Wednesday, July 31, 2013

Get It Scrapped: Stencils and Changes

Life is moving at a fast pace these days.My ideas for a simple summer have been replaced with a flurry of activity and anticipation. So many upcoming possibilities have my family abuzz with excitement. It would be so easy to become completely encased in the rush of life. Scrapbooking allows me a moment to stop and think about how some things are changing while other remain the same.

Recently, both my husband and I have noticed how much our son is maturing. It was especially noticeable on some of our recent outings. My son used to have a toy in hand wherever he went. Now he doesn't take a whole lot with him. He still has a lot in common with his dad, but I believe our days of shopping at the toy store are approaching an end.

Mature by Christy Strickler | Supplies Cardstock: Colorbok; Patterned Paper: JBS Mercantile, October Afternoon, My Mind’s Eye; Letters: Basic Grey; Pen: Signo, Sharpie; Stencil: Jillibean Soup

I experimented with a full page stencil on a recent assignment for Get It Scrapped. I have always loved the look of large stencils, however, I don't often use them. That may be something I need to remedy. I loved being able to hide bits and pieces of scraps under the stencil.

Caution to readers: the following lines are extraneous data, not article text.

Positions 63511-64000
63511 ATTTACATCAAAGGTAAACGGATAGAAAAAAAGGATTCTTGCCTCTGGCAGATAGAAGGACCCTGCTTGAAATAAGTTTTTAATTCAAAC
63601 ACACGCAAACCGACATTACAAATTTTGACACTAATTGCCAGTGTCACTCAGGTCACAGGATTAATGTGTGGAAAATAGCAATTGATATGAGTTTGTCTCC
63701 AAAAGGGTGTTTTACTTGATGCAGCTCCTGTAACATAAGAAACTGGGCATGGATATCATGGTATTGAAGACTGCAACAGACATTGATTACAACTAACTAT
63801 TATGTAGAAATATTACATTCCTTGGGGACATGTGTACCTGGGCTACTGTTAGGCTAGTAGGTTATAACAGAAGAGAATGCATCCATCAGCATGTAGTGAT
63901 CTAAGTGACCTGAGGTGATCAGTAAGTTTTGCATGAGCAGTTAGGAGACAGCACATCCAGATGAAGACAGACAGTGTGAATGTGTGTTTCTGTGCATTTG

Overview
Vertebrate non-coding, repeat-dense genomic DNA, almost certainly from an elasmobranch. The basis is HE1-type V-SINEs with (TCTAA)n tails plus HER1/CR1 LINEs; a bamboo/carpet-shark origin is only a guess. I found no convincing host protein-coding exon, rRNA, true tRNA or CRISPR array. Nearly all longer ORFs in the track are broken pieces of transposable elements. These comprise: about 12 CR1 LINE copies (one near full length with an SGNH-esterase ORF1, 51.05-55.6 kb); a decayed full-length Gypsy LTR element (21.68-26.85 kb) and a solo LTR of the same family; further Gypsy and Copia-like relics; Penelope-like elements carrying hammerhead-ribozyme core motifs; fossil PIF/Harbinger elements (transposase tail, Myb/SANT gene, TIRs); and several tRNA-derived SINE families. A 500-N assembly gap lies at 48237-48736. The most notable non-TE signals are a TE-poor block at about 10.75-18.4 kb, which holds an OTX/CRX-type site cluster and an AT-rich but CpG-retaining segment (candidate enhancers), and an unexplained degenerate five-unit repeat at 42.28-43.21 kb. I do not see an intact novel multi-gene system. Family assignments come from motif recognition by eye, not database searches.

This particular stencil came in one of my recent JBS Mercantile kits. I do plan to cut more stencils using my Silhouette Portrait. I might not be able to cut full 12x12 images, but I can still make good use of the positive and negative portions of the image. I really enjoy using tone on tone background that add texture. The stencil achieves that here. If I had cut this on my Portrait, I would have used the circles on another sheet of cardstock to create a canvas for another layout or an art journal page.

I chose the circle pattern to match the circle shape of the pie chart. It represents the different stages of life. The colors and the chevron pattern all feel tense to me. They represent the mixed feeling I have about my son growing up.

There are times when life slows down and other times in which it moves at a fast pace that can come quite close to knocking you off your feet. Whatever life throws at you, memory keeping can provide you with a quiet moment to slow down. It's important to capture the memories. It's also very important to capture our feelings and reflect on those moments.

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1 comment:

  1. The die cut background looks awesome, Christy! Love the White on White, and the way you added patterned papers to the backs of some of the circles!